Check out all the threads where people ask for mentorship and you'll see a common theme where people advise to give to receive.

Ask yourself: What value can I add to @IceCreamKid that would cause *him* to PM *me*?

Then do it.

(See my post directly above yours, in particular the quote from ICK himself.)
 
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Gabriel1997

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@IceCreamKid

Thank you so much for this post. I think since joining/browsing the forum, this is the one that has added most value to me and pointed me in the clearest direction. I haven't started my fastlane yet but I think I can soon thanks to you.

My father is in the construction business and is a self-employed contractor. He's hired me for jobs on multiple occasions and I've learned a lot about the business along the way. I have also learned that I'm an excellent painter. Combining this along with your thread, I've decided I want to start a side business painting houses, mainly interior.

My question is how did you begin? How did you get your first client(s)? Develop a good advertising and marketing strategy? (I'm sure word of mouth works wonders in niches like these.) How can I ensure repeat customers and build a good reputation? I have the resources and skills to begin NOW, I just need to get my first job to truly catapult me into the business.
 

Kreativez

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Seriously ICK, thank you for this. Such an inspiring read that is also insightful and helpful - for newcomers that are a little confused. I'd recommend this read. I think i'll give Millionaire Fastlane a read and probably buy the rest of it this week. Thanks again ICK.
 

Mckenzie

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Thanks @IceCreamKid. I'm in! This post is very timely for me. I've been thinking about this biz for awhile to help unemployed people & friends around me to earn a living .
I'm gonna to follow your advices here closely . Thanks so much to @andyblack for the link to this post.
 
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Mckenzie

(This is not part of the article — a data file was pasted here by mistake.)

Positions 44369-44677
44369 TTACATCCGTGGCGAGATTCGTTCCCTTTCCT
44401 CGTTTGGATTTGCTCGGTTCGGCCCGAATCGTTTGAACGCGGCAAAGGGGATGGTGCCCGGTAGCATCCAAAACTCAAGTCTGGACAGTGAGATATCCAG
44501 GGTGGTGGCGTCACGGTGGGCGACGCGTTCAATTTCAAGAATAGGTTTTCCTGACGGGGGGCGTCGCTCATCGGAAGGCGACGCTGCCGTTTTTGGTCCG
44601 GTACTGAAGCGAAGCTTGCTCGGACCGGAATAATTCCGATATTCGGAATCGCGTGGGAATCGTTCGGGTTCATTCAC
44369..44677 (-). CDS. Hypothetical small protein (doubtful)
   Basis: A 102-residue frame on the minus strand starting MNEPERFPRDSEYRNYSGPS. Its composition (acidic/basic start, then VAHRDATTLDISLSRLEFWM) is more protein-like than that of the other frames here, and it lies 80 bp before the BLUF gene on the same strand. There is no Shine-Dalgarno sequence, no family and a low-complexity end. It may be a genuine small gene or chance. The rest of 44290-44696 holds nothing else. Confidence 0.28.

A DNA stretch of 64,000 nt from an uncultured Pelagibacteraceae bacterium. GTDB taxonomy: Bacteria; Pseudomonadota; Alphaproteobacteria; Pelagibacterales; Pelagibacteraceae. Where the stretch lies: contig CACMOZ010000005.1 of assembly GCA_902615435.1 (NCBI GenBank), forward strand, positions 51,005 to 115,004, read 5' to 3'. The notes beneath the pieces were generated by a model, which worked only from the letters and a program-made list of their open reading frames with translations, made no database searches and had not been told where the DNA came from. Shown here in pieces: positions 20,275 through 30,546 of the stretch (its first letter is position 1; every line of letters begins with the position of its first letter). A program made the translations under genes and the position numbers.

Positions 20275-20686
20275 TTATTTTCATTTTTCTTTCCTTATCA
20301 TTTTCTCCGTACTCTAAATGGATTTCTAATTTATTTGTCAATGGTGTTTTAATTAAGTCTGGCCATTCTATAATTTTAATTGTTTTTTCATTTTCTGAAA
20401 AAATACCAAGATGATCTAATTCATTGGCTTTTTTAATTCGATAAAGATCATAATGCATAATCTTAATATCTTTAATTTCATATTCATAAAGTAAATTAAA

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You want to know the truth? EVERYONE has some type of limiting belief inside of them. People somehow have this perception that I am some invincible dude that plows through obstacles with ease. This couldn’t be further from the truth.

I am human. I feel fears just like you. I feel uncertainty just like you. The moment I “overcome” some limiting belief, I discover another one. Hah!

The major shift for me occurred when I changed my beliefs on what it means to be a man.

MOST MEN ARE FULL OF CRAP

Most will never admit that they need help. They’re full of crap. I was one of them.

If you were to ask me not too long ago what it means to be a man you would’ve heard stuff like, “bold, fearless, strong, blazing your own path like a beastly warrior, 100% zero f*cks given”.

In reality, I had this fearless outer shell but I was deeply insecure about how others perceived me. The simple thought of asking somebody else for help was painful for me because it meant that I was unable to achieve my goals on my own accord, which I interpreted as a sign of NOT being a real man. This is all BS. Ego. Pride. Bravado.

Then one day I had a 2 hour long talk with a guy I highly admired. Many of you are familiar with his name. He was running a $120k/mo SaaS biz in the real estate niche. This guy flipped everything around for me. He had all of the qualities that I perceived a real man has: strong, powerful, confident, successful, blazing his own path. BUT he also possessed many traits that I formerly perceived as beta male/weak: patient, loving, humble, willing to openly admit REAL flaws and personal failures to the world.

There are guys whose humility is their form of pride then there are guys who are genuinely humble. Who is this guy? How is he so different?

He introduced me to his biz partner. The partner was also the same way. I had never seen successful guys on that level being so ridiculously honest about their weaknesses, failures, hopes, and dreams. It was the most empowering thing I’ve ever witnessed. Somewhere along that line I subconsciously finally gave myself permission to act in a similar light.

I can think of a handful of men in my network who are ultra successful, but deep down they’re unhappy and aren’t asking for help because we live in some bullshit society that tells men that we’re weak if we talk about our deepest insecurities and failures.

We ALL need help once in a while. We ALL need somebody to lean on.

I don’t know anything about you, but I know me…and I’m just a regular guy who has his ups and downs like everybody else. I’m learning and growing everyday. I’m not who I was. The beginning of wisdom starts by saying “I don’t know”.